While You Were Sleeping: Coronavirus updates for September 10

Coronavirus

New testing sites. Gov. Eric Holcomb and State Health Commissioner Dr. Kristina Box announced a new coronavirus testing effort that would add nearly 100 sites.

“Our goal throughout this pandemic has been to increase access to testing, and we developed this option as a way to get creative about offering testing for Hoosiers,” she said.

Three dozen local testing sites are scheduled to be open by the end of this week, with nearly 60 other locations scheduled to open by Oct. 1. Some counties are partnering with neighboring counties. More than 10 counties, including Lake, Porter, St. Joseph, Marion, Hamilton and Allen, are opening multiple sites.

ISDH will provide more than $30 million in CARES Act funding to increase access to Hoosiers over the next two years. Box said all local health departments in Indiana were invited to apply to the state for the grants to launch testing operations.

“We want every Hoosier to be able to find testing when they need it so that we can reduce the spread of COVID in our communities, and we are thrilled to be able to support those efforts through our local health departments.”

The local health department sites will provide free testing. Click here for which communities are participating.

State COVID-19 map. The state updated its map tracking the spread of COVID-19 cases by county. The map, updated weekly, shows zero counties in red, which signifies high community spread.

Seven counties are considered orange (moderate to high community spread), while the rest of the state is in yellow (moderate spread) or blue (minimal community spread).

The system is based on two metrics:

  • The number of new cases in the past week per 100,000 residents
  • Percent positivity as determined by the number of positive tests divided by the total number of tests administered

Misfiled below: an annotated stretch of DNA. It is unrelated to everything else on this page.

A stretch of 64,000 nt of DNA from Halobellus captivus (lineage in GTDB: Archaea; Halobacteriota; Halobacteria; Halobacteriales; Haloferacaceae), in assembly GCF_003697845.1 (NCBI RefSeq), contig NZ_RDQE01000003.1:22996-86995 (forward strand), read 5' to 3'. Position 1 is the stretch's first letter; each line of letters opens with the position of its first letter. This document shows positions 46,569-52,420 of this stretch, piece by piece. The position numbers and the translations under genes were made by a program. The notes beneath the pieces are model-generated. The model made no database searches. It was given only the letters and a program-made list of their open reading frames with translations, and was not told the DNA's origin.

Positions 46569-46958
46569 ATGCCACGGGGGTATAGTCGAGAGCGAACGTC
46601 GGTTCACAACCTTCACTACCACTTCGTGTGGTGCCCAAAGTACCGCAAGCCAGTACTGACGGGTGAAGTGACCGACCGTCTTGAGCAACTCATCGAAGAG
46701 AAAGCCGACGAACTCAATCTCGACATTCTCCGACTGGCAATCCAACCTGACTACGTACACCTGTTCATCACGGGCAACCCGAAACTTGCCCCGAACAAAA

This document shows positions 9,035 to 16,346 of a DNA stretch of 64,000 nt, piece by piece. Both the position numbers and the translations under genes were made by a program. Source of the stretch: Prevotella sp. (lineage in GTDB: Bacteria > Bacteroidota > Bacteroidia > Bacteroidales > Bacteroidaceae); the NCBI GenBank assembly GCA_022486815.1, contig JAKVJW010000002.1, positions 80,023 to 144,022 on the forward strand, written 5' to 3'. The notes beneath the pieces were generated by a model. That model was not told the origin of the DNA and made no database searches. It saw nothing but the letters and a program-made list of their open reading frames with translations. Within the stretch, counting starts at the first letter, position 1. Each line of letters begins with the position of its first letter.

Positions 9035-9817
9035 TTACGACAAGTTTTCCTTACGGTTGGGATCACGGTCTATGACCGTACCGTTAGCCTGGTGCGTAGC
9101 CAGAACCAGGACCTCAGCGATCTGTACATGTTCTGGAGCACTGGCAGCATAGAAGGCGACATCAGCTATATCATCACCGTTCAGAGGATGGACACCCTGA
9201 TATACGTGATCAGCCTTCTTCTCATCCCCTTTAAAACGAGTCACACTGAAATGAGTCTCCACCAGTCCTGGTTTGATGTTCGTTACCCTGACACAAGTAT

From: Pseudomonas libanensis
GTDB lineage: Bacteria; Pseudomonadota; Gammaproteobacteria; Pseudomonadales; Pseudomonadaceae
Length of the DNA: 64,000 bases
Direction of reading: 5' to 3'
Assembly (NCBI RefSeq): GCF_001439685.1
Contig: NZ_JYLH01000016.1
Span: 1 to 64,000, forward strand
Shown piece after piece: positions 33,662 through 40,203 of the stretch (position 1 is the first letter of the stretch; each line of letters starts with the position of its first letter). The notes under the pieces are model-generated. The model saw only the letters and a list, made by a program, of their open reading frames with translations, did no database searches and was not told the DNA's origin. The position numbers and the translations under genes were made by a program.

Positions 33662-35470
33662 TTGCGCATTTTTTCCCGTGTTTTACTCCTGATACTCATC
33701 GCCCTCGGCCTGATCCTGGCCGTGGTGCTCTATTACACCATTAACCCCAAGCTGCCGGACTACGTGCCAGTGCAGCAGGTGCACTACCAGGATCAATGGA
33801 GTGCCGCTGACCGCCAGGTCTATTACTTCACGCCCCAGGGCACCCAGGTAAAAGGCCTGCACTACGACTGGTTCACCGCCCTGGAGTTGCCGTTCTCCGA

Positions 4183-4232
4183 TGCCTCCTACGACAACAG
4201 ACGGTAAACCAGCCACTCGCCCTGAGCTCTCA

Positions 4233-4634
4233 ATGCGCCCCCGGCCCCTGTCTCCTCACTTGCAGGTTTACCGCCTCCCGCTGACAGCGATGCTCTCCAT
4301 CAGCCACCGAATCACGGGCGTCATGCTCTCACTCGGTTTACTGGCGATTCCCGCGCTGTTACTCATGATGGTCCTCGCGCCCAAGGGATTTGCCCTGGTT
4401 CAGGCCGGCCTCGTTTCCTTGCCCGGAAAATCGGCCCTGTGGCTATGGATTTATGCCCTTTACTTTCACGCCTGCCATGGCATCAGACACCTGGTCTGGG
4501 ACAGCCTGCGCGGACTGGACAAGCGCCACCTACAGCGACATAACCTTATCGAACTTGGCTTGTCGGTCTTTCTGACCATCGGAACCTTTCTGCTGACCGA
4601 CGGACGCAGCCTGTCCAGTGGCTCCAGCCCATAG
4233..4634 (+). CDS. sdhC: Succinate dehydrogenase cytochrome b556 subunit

Each metric will receive a score of 0-3 and the average of the two scores will be the county’s score for the week.

Statehouse plan. Indiana lawmakers are preparing to partially move some of their 2021 legislative session activity out of the Statehouse over coronavirus concerns.

A joint House-Senate committee on Wednesday endorsed a plan aimed at allowing the 100-member House to hold its floor sessions and committee meetings in the auditorium and conference rooms of a state office building next to the Statehouse in downtown Indianapolis.

The 50-member state Senate is planning to keep meeting in its Statehouse chamber but will convert its public gallery into seating for senators in order to allow sufficient distancing when the legislative session starts in January.

Proposals presented Wednesday would have House committees meet in government center conference rooms that are larger than those available in the Statehouse, which first opened in 1888. Those testifying about bills being considered, however, would have to speak by video from other rooms and the public could only watch floor proceedings from video monitors outside where the House and Senate would be meeting.

Committee members decided against using the nearby Indiana Convention Center for the legislative session, citing concerns about cost and the further distance from the Statehouse. But the convention center could be used as a location for the governor’s annual State of the State speech to all 150 lawmakers.

The preliminary plan would have House members meeting for debates and votes inside three conference rooms combined into a single space inside the Indiana Government Center South building, which is connected by tunnels to the Statehouse.

Cases surge in India. India reported another record spike of 95,735 new coronavirus infections in the past 24 hours as the virus spreads beyond its major cities.

According to the Health Ministry, the number of people known to be infected in India reached 4,465,863 on Thursday. It has the second-highest caseload in the world behind the United States, where more than 6.3 million people are known to be infected.

The Health Ministry also reported 1,172 deaths in the past 24 hours, taking total fatalities up to 75,062. Its death toll is third-highest in the world behind the U.S. and Brazil.

The ministry said the surge in new infections is due to ramping of daily testing that exceeds 1 million now. However, experts caution that India’s outbreak is entering a more dangerous phase as the virus spreads to smaller towns and villages.

The Indian capital saw a record surge of 4,618 new cases in the past 24 hours with 19 deaths. New Delhi, Pune, Mumbai and Chennai are the worst-hit cities in the country.

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